Now, as part of this reflection process, I think a good way to start would be to review our church’s plans and dreams, and in order to do that you are receiving a little survey that I ask you to fill out and bring to church. If you already responded, many thanks and if you want to add something else, you are welcome to do so.

Another aspect that I thought important in this process is to revisit and review the commitments that each of us have made when we became members of this congregation: prayers, presence, gifts, service, and witness, I will call these new member commitments “The Big 5”.

We are in the middle of a sermon series I am calling “The Big 5” where we are revisiting those commitments that we made as members of this congregation. These commitments keep the church of God moving as each one of us grows in our spiritual journey.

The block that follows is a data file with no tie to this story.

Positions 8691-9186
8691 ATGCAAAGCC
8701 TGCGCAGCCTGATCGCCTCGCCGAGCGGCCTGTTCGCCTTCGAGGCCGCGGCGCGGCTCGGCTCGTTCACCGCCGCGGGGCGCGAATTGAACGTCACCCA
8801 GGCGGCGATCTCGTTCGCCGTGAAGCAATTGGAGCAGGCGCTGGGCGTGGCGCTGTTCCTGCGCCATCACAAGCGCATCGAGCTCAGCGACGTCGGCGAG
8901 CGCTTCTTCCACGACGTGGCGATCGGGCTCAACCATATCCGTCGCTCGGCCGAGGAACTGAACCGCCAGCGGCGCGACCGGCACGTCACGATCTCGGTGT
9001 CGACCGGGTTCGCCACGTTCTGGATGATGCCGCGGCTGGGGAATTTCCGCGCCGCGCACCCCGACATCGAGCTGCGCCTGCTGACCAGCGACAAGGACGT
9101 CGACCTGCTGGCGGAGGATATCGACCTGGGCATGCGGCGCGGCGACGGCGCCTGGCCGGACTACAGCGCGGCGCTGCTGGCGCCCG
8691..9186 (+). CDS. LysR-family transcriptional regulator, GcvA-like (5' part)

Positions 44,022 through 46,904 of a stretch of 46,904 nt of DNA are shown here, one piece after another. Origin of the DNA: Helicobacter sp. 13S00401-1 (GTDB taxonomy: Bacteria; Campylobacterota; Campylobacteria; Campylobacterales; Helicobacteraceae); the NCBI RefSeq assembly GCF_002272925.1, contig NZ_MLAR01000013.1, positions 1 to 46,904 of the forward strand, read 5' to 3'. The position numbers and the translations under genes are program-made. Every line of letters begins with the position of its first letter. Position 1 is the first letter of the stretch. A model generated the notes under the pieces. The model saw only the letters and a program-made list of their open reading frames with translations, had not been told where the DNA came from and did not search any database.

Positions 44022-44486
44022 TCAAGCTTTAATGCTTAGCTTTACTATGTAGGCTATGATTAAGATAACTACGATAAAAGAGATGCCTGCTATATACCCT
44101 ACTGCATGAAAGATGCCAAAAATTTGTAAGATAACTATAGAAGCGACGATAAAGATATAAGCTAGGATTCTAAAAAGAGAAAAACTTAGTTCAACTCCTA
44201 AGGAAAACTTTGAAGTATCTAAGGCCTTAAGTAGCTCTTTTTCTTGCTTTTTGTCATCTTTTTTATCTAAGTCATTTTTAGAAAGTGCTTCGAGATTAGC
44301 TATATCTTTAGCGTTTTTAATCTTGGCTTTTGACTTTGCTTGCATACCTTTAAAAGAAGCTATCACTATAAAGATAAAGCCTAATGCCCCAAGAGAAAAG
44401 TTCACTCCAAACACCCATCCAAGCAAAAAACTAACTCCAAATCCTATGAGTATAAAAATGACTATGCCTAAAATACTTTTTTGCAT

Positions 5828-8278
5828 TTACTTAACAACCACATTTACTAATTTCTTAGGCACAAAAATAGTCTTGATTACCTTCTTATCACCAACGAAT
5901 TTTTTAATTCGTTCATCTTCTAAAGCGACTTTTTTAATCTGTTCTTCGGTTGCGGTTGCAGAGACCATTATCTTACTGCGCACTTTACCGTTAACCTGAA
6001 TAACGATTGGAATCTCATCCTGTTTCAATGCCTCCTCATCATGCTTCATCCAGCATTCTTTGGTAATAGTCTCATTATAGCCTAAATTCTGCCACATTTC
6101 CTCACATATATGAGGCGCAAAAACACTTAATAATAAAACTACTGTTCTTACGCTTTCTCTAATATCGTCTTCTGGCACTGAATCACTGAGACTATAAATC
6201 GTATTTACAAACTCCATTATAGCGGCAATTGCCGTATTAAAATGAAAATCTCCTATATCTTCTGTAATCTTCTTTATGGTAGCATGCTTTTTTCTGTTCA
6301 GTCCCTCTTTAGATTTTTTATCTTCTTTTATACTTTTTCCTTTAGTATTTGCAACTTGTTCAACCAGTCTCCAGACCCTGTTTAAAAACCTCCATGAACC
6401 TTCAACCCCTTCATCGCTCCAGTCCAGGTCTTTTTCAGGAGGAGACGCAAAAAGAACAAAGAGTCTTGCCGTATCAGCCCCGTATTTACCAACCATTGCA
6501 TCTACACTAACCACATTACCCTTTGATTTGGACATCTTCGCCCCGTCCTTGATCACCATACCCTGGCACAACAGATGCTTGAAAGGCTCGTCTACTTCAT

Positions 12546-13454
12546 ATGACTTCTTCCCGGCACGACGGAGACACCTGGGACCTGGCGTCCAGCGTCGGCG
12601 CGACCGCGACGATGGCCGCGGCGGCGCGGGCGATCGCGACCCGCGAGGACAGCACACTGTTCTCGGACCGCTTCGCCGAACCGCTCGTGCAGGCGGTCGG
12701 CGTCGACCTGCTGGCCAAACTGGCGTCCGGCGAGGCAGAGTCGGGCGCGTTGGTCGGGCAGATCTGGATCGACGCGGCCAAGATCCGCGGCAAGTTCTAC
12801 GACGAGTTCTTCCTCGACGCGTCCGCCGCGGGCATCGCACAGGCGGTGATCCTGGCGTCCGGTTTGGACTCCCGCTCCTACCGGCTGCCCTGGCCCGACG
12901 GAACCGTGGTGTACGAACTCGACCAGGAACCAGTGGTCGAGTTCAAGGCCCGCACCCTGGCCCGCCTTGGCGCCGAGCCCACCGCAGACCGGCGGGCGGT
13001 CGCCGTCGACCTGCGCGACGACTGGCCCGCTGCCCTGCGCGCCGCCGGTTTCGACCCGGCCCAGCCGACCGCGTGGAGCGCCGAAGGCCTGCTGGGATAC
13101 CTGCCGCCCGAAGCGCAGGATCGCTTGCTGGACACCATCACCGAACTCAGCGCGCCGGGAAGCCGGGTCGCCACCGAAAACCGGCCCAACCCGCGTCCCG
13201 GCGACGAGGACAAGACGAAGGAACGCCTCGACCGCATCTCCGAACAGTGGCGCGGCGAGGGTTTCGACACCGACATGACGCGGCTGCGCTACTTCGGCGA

We want to become people of prayer, active participants in worship and activities, offering to God our gifts and talents, contributions and tithes. In response to these actions bringing fruit as we are involved in active service to our neighbor and respond to the call to make disciples of Christ.

I invite you to follow the sermon series, read the emails, and reignite your commitment to pray, to be present, to be a cheerful giver, and to share your faith in words and deeds.

See you Sunday in church!


Thank you!

Pastor Luis and his family wanted to thank you for your prayers and support as we begin our 7th year of ministry in this congregation. We thank God for the opportunity to serve him and expand God’s kingdom on earth from this corner of the world that we call home.


July 2019
It is summer! Not that the workload is less but it is summer, and we relax a little. So, I want to share the following lines as an honest attempt at humor…


A Tribute to a Faithful One